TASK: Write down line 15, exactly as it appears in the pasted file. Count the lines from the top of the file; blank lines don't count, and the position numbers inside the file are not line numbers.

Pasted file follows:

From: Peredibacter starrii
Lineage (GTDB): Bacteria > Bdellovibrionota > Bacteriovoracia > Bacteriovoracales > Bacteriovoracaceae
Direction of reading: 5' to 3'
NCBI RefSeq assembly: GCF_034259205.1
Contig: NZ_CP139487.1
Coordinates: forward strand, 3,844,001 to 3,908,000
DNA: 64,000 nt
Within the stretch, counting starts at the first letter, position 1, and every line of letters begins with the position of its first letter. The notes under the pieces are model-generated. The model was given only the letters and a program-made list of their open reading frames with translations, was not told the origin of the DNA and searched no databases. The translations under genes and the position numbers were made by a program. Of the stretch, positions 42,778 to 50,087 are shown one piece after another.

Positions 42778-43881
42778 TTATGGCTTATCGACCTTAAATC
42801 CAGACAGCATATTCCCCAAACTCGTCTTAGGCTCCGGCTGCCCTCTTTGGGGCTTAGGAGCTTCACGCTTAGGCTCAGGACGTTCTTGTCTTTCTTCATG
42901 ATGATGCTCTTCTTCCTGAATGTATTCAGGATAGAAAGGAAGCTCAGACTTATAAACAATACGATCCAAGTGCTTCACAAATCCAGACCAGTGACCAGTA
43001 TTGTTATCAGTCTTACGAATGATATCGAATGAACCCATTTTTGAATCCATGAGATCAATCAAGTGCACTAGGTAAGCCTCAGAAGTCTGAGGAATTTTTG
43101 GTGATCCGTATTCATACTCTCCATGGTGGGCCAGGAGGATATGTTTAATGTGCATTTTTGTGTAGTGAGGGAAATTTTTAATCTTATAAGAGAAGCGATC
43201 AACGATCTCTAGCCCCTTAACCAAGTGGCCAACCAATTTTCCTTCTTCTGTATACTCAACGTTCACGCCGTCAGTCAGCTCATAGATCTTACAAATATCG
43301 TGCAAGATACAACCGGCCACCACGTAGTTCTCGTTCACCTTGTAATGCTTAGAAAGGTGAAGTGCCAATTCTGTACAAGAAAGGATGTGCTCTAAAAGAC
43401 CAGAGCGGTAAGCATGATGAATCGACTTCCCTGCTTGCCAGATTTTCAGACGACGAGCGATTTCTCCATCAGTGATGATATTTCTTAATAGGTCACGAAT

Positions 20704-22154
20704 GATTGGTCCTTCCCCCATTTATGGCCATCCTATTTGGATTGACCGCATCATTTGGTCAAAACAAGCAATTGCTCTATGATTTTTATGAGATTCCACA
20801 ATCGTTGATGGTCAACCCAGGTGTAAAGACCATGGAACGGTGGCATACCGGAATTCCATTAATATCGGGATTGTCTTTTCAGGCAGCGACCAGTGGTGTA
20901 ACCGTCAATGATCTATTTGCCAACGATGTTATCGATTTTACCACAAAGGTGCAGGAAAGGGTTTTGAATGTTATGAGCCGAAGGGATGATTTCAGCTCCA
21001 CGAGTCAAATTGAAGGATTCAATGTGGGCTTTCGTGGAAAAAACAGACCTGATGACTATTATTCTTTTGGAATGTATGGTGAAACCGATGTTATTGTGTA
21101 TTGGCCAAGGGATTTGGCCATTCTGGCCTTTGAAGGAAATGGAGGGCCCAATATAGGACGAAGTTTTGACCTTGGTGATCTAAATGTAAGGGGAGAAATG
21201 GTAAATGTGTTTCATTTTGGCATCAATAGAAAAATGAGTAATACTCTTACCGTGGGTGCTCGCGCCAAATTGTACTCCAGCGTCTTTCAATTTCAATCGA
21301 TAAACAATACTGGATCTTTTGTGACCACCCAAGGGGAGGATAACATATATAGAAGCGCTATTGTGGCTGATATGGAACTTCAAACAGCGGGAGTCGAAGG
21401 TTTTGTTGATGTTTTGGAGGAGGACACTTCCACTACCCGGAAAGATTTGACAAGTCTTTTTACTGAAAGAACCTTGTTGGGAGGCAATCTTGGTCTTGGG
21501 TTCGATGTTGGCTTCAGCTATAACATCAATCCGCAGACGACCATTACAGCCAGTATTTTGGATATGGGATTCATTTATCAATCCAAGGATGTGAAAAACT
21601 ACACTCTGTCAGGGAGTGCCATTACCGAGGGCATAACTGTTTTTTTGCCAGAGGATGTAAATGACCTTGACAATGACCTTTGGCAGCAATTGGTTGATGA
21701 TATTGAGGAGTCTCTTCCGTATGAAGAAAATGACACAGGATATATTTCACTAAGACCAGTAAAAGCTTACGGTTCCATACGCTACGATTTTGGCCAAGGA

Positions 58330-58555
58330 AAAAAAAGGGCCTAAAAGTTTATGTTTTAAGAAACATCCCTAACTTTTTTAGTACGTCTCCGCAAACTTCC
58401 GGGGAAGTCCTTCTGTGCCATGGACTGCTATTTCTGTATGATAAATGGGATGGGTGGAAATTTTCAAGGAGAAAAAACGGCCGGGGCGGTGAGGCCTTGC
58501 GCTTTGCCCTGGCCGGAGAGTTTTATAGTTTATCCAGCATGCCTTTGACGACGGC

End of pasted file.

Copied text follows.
43201 AACGATCTCTAGCCCCTTAACCAAGTGGCCAACCAATTTTCCTTCTTCTGTATACTCAACGTTCACGCCGTCAGTCAGCTCATAGATCTTACAAATATCG